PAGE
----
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The Shadows Social Phenomena Cast Across the Internet

From a story on Google in the New York Times:

The logs team came to work one morning to find that "carol brady maiden name" had surged to the top of the charts.

Curious, they mapped the searches by time of day and found that they were neatly grouped in five spikes: biggest, small, small, big and finally, after a long wait, another small blip. Each spike started at 48 minutes after the hour.

As the logs were passed through the office, employees were perplexed. Why would there be a surge in interest in a character from the 1970's sitcom "The Brady Bunch"? But the data could only reflect patterns, not explain them.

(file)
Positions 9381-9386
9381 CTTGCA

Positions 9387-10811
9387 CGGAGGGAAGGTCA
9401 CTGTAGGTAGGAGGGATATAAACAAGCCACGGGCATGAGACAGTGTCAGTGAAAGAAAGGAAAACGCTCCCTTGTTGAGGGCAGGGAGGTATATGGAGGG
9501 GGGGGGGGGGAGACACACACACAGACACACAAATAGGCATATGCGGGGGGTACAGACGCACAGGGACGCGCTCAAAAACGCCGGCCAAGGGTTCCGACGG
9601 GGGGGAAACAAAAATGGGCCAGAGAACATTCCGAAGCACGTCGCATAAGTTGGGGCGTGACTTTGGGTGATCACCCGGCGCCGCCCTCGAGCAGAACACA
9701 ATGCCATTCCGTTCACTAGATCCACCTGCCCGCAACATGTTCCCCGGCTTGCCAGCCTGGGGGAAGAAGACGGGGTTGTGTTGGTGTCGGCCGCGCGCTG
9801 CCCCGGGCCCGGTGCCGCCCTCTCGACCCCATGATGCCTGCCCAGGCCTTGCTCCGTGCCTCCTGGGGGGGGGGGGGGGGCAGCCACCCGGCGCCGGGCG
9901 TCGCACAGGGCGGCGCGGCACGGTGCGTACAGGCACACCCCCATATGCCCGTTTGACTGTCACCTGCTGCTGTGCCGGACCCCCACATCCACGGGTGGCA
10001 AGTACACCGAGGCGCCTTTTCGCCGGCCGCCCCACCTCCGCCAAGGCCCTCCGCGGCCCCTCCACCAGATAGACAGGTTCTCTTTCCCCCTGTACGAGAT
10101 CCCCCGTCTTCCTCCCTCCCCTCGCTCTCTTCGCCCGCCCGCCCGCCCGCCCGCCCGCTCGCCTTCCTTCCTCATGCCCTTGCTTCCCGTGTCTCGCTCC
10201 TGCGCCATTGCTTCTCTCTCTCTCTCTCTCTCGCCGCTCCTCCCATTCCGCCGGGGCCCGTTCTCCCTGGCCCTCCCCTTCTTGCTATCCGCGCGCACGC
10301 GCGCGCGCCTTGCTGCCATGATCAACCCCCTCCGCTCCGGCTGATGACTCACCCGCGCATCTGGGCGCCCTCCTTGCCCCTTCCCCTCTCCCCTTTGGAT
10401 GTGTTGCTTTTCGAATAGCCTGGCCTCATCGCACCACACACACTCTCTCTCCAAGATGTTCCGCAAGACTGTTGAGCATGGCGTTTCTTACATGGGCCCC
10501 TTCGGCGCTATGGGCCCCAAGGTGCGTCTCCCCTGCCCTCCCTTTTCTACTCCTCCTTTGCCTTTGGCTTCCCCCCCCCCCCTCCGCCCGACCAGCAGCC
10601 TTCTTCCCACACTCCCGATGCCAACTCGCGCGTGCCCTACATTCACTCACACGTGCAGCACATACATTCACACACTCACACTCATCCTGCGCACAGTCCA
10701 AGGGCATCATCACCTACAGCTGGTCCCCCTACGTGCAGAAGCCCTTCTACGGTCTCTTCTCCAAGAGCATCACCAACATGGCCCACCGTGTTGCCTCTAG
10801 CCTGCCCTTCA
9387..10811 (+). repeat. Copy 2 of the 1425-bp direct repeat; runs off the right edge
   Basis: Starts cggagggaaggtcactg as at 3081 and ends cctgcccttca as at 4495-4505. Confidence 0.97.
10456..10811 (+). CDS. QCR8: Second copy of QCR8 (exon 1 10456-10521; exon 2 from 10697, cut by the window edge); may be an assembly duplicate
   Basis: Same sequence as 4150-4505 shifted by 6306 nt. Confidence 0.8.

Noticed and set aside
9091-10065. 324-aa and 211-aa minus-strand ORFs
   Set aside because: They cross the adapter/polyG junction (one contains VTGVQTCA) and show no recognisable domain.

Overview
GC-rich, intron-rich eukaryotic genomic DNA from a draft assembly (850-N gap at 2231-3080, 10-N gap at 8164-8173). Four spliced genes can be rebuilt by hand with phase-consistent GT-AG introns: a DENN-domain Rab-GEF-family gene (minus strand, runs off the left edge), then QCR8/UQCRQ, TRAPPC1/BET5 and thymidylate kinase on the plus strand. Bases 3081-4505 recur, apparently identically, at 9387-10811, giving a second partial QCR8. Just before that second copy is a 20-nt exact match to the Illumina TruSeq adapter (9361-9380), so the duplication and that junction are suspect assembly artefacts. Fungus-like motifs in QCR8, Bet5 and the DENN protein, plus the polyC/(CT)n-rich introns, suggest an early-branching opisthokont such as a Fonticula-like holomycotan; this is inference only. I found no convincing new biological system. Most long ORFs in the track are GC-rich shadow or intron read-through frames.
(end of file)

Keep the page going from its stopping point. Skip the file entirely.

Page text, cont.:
That is a paradox of a Google log: it does not capture social phenomena per se, but merely the shadows they cast across the Internet.

"The most interesting part is why," said Amit Patel, who has been a member of the logs team. "You can't interpret it unless you know what else is going on in the world."

So what had gone on on April 22, 2001?

That night the million-dollar question on the game show "Who Wants to Be a Millionaire" had been, "What was Carol Brady's maiden name?" Seconds after the show's host, Regis Philbin, posed the question, thousands flocked to Google to search for the answer (Tyler), producing four spikes as the show was broadcast successively in each time zone.

And that last little blip?

"Hawaii," Mr. Patel said.

Via Howard Rheingold.

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